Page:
By providing access to capital, technology, and management infrastructure, systems have probably kept hundreds of such smaller hospitals in business over the past several decades. Policy analysts are quick to criticize health systems for value destruction: leveraging scale to raise prices, and so forth.

Often valid criticism, but it would be myopic to overlook the fact that systems have also allowed many vulnerable communities to retain access to a viable local hospital. The pushback is often to posit that we simply have too many hospitals to begin with—but try telling that to patients and communities who have lost access to their local source of care.

Dollar General: Rural America’s new health hub?

Dollar Stores and food deserts: The latest struggle between Main Street and  corporate America - CBS News

Dollar General hired its first CMO and plans to become a destination for affordable healthcare offerings.  

The retail giant will bring an increased assortment of medical, dental and health aids to its shelves as part of its first major jump into the healthcare industry, according to a July 7 news release.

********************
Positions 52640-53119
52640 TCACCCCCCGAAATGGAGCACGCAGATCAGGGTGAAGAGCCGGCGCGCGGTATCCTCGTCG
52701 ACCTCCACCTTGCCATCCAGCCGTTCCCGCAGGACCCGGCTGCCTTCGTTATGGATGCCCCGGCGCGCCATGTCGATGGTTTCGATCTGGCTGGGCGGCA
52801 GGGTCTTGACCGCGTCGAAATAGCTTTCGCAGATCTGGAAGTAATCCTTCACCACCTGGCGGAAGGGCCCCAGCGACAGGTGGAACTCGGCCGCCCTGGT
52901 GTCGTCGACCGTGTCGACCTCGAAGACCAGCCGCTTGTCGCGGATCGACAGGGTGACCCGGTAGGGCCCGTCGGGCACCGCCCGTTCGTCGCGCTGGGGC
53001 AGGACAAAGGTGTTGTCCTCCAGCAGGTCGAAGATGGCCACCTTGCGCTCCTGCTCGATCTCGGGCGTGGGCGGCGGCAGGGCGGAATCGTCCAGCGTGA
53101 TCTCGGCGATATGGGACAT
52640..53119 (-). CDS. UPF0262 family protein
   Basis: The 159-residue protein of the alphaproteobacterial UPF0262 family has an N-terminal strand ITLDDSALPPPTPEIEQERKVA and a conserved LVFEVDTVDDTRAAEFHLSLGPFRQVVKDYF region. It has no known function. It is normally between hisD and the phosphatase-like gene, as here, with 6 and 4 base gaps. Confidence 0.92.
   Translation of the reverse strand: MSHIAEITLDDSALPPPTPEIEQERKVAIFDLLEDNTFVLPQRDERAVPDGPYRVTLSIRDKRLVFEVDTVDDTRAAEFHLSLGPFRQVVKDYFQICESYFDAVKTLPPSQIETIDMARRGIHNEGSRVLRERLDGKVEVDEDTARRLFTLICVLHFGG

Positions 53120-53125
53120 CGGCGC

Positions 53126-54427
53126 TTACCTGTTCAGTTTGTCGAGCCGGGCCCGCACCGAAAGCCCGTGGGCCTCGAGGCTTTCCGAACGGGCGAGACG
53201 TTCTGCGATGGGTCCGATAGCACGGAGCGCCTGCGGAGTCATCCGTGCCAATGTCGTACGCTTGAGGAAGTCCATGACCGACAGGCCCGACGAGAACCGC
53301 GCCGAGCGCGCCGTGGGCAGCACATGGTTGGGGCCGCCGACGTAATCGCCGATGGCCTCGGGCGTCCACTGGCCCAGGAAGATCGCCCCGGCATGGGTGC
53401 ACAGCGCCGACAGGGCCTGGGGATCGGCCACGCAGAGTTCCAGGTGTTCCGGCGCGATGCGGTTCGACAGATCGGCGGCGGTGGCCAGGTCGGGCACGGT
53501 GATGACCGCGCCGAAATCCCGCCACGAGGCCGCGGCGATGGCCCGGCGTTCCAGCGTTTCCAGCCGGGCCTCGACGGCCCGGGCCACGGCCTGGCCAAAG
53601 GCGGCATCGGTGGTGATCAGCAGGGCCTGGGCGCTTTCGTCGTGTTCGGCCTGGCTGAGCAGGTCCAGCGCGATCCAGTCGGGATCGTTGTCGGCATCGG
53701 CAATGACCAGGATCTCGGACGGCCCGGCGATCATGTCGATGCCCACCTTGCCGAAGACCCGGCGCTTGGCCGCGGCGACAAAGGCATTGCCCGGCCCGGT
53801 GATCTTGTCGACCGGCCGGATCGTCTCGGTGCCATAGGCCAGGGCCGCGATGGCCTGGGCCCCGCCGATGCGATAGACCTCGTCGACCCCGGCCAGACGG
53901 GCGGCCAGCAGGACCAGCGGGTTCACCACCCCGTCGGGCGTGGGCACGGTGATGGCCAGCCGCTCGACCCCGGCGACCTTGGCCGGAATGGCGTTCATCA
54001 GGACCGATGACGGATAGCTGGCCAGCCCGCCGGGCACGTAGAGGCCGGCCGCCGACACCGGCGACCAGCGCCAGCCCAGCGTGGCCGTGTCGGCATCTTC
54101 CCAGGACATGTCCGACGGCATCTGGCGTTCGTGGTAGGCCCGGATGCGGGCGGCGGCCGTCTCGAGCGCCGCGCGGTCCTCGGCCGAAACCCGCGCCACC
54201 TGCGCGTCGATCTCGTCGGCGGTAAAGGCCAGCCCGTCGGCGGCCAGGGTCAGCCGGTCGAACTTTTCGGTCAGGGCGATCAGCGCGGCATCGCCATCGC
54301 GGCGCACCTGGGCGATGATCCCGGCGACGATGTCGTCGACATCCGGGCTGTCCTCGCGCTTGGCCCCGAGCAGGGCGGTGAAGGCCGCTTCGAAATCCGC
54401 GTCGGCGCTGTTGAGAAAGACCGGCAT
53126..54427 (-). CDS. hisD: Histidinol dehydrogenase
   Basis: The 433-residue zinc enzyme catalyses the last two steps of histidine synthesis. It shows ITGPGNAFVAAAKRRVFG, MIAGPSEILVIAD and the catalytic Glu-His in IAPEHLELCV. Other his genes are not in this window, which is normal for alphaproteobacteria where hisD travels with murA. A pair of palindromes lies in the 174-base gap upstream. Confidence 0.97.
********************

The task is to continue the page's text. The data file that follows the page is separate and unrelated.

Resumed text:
Three things to know:

  1. In the United States, 75 percent of the population lives within five miles of one of the chain’s 17,400 stores. The chain recognizes that it’s postured to deliver care to rural communities that are traditionally underserved in the healthcare ecosystem, the release said.
  2. “At Dollar General, we are always looking for new ways to serve, and our customers have told us that they would like to see increased access to affordable healthcare products and services in their communities,” said Todd Vasos, Dollar General CEO. “Our goal is to build and enhance affordable healthcare offerings for our customers, especially in the rural communities we serve.”
  3. The chain selected Albert Wu, MD, as its first CMO and vice president. Dr. Wu will strengthen relationships with healthcare service providers to build a network for its customers. In his previous position, Dr. Wu worked at McKinsey, where he oversaw the care model for 250,000 rural patients and drove $2-5 billion in revenue.

Could Dollar General help dramatically expand vaccine access?

https://mailchi.mp/94c7c9eca73b/the-weekly-gist-april-16-2021?e=d1e747d2d8

CDC in Talks With Dollar General to Expand Vaccinations

For some time, we’ve been focused on the efforts of Walmart to launch and grow a care delivery business, especially as it has piloted an expanded primary care clinic offering in a handful of states. We’ve long thought that access to basic care at the scale that Walmart brings could be transformative, given that more than half of Americans visit a Walmart store every week. Along those same lines, we’ve always wondered why Dollar General and Dollar Tree—each with around four times as many retail locations as Walmart—haven’t gotten into the retail clinic or pharmacy businesses.